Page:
“All the Way” Reflects Cynicism In American Politics

Rodger Lee (far left), Hashim Jacobs (left), Jamil Hawkins (right), and Gilberto Polanco (far right) in City College’s production of "All the Way" on Sat. March 6, 2016. (Photo by Gabriella Angotti- Jones/The Guardsman)
Rodger Lee (far left), Hashim Jacobs (left), Jamil Hawkins (right), and Gilberto Polanco (far right) in City College’s production of “All the Way” on Sat. March 6, 2016. (Photo by Gabriella


By Marco Siler-Gonzales

Nothing comes cheap in this country, especially social progression. In City College’s debut drama performance of “All the Way” on March 4 at Diego Rivera Theatre, the United States is a nation divided—a martyr must be made and a hero must take his place, because the spotlight is only big enough for one.

Written by Robert Schenkkan and directed by City College drama instructor John Wilk, “All the Way” depicts Lyndon B. Johnson’s (LBJ) accidental presidency after John F. Kennedy’s assassination, and further chronicles LBJ’s first year of presidency up to his election in 1964.

“Everybody wants power, but nothing comes free, especially not good.”

-President Lyndon B. Johnson

The Accidental President

President Johnson, played by Catz Forsman, is not the only main player in this period. Martin Luther King Jr., played by Rodger Lee, often shares the stage with the president, though they are not always in dialogue. The two actors often alternate their speeches in a coordinated routine, trading lines to help the audience absorb a dual commentary.

Both characters are tasked with convincing the American public to pass the Civil Rights Bill of 1964 and the Voting Rights Act of 1965. In order to convince the public to do so, each leader coerces his own political party.

The Dixiecrats pose the biggest threat to the president’s agenda and the cohesion of the Democratic party. Johnson seems to stand alone as the only Southern Democrat fighting for racial justice.

The Texas native often exposes his rural sensibilities, and Johnson’s impoverished upbringing serves as an important link between himself and the oppressed in Black America. He understands that his position was not entirely earned by will and skill, but rather also owed to the color of his skin.

“As a Southerner, I’ve had to bite my tongue on this issue my entire life until my mouth was full of blood. Well, not anymore,” Johnson said.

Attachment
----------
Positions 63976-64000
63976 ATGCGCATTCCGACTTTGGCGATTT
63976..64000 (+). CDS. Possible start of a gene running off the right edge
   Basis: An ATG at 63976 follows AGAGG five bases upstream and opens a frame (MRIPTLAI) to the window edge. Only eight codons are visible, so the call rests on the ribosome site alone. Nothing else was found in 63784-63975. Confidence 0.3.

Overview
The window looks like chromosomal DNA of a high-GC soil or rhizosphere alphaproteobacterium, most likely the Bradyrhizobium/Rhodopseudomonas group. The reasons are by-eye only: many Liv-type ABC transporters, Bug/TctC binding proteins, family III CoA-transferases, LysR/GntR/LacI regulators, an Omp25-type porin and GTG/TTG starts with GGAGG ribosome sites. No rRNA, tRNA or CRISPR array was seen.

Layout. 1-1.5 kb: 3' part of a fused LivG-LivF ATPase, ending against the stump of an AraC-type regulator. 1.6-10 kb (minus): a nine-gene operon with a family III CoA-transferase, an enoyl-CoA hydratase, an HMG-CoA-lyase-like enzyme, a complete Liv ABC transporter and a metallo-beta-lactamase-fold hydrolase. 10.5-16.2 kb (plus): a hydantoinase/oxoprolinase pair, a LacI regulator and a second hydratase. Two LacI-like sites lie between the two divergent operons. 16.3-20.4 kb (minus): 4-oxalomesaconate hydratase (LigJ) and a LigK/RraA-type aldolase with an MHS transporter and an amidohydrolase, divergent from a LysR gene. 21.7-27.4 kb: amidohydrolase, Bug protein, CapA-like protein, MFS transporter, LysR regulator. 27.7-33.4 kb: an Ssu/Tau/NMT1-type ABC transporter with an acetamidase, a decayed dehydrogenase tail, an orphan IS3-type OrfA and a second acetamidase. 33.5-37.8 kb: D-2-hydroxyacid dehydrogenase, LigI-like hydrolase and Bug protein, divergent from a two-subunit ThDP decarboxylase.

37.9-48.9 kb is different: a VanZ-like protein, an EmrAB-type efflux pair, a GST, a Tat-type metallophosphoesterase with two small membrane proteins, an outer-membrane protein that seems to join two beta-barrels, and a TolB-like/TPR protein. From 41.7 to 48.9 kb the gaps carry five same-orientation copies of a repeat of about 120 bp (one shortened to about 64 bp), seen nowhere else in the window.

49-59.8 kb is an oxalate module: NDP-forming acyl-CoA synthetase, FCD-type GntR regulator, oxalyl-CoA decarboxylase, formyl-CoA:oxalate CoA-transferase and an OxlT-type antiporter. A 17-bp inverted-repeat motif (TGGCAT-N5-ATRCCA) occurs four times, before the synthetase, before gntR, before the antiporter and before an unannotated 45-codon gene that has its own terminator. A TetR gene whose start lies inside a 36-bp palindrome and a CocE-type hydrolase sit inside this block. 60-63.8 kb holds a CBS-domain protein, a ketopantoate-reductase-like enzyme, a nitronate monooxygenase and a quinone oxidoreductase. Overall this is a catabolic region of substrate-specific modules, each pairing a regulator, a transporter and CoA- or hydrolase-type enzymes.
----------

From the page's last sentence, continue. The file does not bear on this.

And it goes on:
The Martyr

King must ease rising tensions between other leaders in the Civil Rights movement, but a lack of federal protection for voting rights activists in the South are pushing his peaceable movement to its limit. Subsequently, Director of the Federal Bureau of Investigation J. Edgar Hoover (played by Don Corbin) has a relentless vendetta against the civil rights leader.

King’s infidelity to his wife, Coretta Scott King (played by Merri Gordon), ultimately proves to be his greatest weakness and how his opponents tarnish his saintly reputation.

Right after the Civil Rights Act is signed into law, the narrative shifts toward King’s downfall and the clinching of Johnson’s legacy.

The play slowly picks apart King’s integrity through his own flaws by the powers that seek to discredit him.

“Everybody wants power,” Johnson said. “But nothing comes free, especially not good.”

Certainly, as Johnson seeks re-election, it is clear something must be sacrificed. The president grants Hoover permission to spy on King in wake of his fervent activism which Johnson fears will jeopardize his chance at re-election.     

As Johnson takes the stage for his election victory, Coretta listens to the anonymously delivered sex tapes (undoubtedly by the FBI) of King’s various romantic affairs. Just before Johnson makes his victory speech, King walks shamefully off stage to chase after Coretta.  

King’s humiliation contrasts with the president’s heroism. But it was under Johnson’s influence that Hoover sent those sex tapes to the King’s doorstep.

The spotlight chose LBJ.  

The City College theatre department will present three additional performances at Diego Rivera theater, of “All the Way” at 7:30 p.m. on March 11 and 12 with a final performance accompanied by American Sign Language interpretation on Sunday, Mar. 13 at 2 p.m.

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Send an email to: Marco Siler-Gonzales or tweet mijo_marco


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